In sharp contrast, Myanmar people of different ethnic nations which really are the bases of Myanmar as a political state, or a post-colonial country, view the existing military of the coup regime as a Fascist-like alien occupier whose stay in power at best and a mafia-like crime syndicate at worst.
Accordingly, Myanmar activists from within different resistance networks, armed and peaceful, have been intensely engaged in the process of envisaging multiple scenarios, including what would be the end game. Some articulated their national vision for all, despite their ethnic minority backgrounds.
Their debate is as to when and under what circumstances is the dialogue acceptable in their conscience, with the well-documented perpetrators of all crimes ever encoded in domestic and international criminal law. Who will sit at the table? What are the preconditions for sitting down with the killers of their children, arsonists of their villages, bombers of their relatives, rapists of their mothers, sisters, wives and friends, executioners of their comrades and their former torturers and jailors? When is the time to attend cocktails with the generals and ex-generals of this criminal military who bear the command responsibility for more-than-half-century of crimes against citizens?
They ask among themselves many concrete scenario-based questions including, “will we talk to the killers, when they are holed up in their N. Korean-made underground bunkers in the fortified capital Naypyidaw and feel compelled to seek an exit?”
Myanmar people know and appreciate that there are well-meaning state functionaries – and even state leaders – who stand with them in their hours of need. Statements of concerns, condemnations, a long dribble of targeted economic sanctions, humanitarian dollars, etc., are welcome. Gratitude is expressed when it is due.
But the objective reality is this: the best the international associations – ASEAN or EU or UN – can do is not good, or effective enough for Myanmar people. Despite the Security Council’s endorsement, “ASEAN’s 5 Point Consensus” falls far short of what is vitally needed to bring about the meaningful change, to stem the tide of violence and to bring all actors at the dialogue table. From the perspective of Myanmar people who live the realities of life in their blood-soaked country where the most powerful armed organization – the formerly national armed forces – the public generally do not and cannot accept their mass-killers as a stakeholder. On its part, the regime has labelled “terrorist and terrorist sympathizer” anyone and community who dares to openly oppose the coup and vowed to annihilate the anti-coup communities by scorch-earthing and bombing civilians and resisters alike from the air any community of resistance.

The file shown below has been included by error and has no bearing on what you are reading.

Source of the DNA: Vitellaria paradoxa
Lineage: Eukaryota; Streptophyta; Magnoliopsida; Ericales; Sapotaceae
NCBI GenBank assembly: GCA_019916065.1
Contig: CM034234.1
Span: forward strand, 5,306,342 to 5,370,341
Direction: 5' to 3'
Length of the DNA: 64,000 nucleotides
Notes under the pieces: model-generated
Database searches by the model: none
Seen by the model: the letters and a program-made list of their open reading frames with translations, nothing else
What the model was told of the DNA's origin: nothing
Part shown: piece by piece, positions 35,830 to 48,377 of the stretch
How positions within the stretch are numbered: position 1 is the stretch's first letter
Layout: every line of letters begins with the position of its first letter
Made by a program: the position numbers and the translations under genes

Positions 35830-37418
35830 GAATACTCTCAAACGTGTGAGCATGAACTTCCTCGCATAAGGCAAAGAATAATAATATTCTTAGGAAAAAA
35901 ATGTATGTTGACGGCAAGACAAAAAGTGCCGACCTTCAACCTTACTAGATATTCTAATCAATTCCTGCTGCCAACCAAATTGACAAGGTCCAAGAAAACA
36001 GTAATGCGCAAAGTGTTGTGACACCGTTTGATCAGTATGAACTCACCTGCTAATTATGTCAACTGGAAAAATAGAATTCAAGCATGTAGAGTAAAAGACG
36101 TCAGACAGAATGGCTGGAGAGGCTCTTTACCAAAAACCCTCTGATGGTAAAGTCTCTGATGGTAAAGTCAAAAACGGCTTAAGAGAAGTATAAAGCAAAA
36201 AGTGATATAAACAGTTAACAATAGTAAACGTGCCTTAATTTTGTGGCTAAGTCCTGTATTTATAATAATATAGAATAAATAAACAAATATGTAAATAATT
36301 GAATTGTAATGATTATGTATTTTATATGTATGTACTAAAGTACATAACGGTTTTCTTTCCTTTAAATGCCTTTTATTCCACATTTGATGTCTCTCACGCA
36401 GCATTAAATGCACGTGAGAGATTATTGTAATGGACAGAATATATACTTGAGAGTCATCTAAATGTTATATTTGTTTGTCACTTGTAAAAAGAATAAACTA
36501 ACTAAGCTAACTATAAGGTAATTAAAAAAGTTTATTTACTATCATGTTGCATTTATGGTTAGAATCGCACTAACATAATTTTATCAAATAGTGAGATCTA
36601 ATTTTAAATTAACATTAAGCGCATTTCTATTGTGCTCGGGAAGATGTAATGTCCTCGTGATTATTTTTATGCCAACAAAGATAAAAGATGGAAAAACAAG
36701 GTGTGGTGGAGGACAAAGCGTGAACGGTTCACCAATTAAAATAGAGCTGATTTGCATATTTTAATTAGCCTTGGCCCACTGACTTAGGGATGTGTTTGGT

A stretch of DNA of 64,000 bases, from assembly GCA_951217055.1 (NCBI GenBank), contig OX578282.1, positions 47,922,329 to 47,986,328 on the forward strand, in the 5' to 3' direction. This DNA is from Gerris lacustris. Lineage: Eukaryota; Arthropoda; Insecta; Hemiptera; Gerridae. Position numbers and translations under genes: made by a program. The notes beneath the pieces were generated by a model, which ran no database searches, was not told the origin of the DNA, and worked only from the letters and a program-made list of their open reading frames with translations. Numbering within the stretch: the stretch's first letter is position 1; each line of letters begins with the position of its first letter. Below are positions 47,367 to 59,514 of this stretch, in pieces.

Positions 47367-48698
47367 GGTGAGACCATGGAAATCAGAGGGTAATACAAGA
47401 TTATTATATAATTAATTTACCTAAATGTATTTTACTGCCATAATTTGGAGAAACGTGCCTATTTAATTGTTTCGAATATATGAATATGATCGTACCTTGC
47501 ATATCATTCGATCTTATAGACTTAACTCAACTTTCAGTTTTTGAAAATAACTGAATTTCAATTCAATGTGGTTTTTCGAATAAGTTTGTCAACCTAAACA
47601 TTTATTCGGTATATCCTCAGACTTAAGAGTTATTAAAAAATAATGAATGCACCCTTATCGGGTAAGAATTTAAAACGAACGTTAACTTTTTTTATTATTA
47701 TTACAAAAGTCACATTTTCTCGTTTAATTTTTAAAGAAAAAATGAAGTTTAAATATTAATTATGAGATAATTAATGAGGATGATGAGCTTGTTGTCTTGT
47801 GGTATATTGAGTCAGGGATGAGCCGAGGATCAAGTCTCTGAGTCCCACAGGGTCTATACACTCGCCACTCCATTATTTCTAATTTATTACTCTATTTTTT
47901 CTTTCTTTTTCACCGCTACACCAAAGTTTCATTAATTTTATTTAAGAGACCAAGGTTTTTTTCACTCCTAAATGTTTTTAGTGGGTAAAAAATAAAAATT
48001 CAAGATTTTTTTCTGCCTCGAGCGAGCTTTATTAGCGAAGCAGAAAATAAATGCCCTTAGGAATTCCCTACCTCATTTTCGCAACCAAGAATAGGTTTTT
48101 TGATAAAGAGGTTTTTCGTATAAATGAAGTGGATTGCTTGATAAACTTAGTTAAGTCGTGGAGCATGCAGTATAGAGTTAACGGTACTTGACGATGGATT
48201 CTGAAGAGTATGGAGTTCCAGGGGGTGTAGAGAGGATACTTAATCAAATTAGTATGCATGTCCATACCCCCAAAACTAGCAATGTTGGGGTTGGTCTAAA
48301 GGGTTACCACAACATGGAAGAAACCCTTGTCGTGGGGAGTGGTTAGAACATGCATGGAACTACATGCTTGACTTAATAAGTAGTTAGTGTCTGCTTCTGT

To be sure, post-Aung San Suu Kyi-leadership and NLD party, there has not emerged a single umbrella entity. There is no Myanmar equivalent of a Mandela’s ANC-like post-apartheid entity which could offer the majority of the wretched of Myanmar, of all ethnic and religious backgrounds, alternatives to the highly centralized unitary political state, under the monopoly grip of successive cliques of men in generals’ uniform. As some foreign experts on Myanmar pointed out, Myanmar resistance movements – note the plural – today do not have a single charismatic leader who can perform like Ukraine’s Zalensky, a TV actor-cum-politician.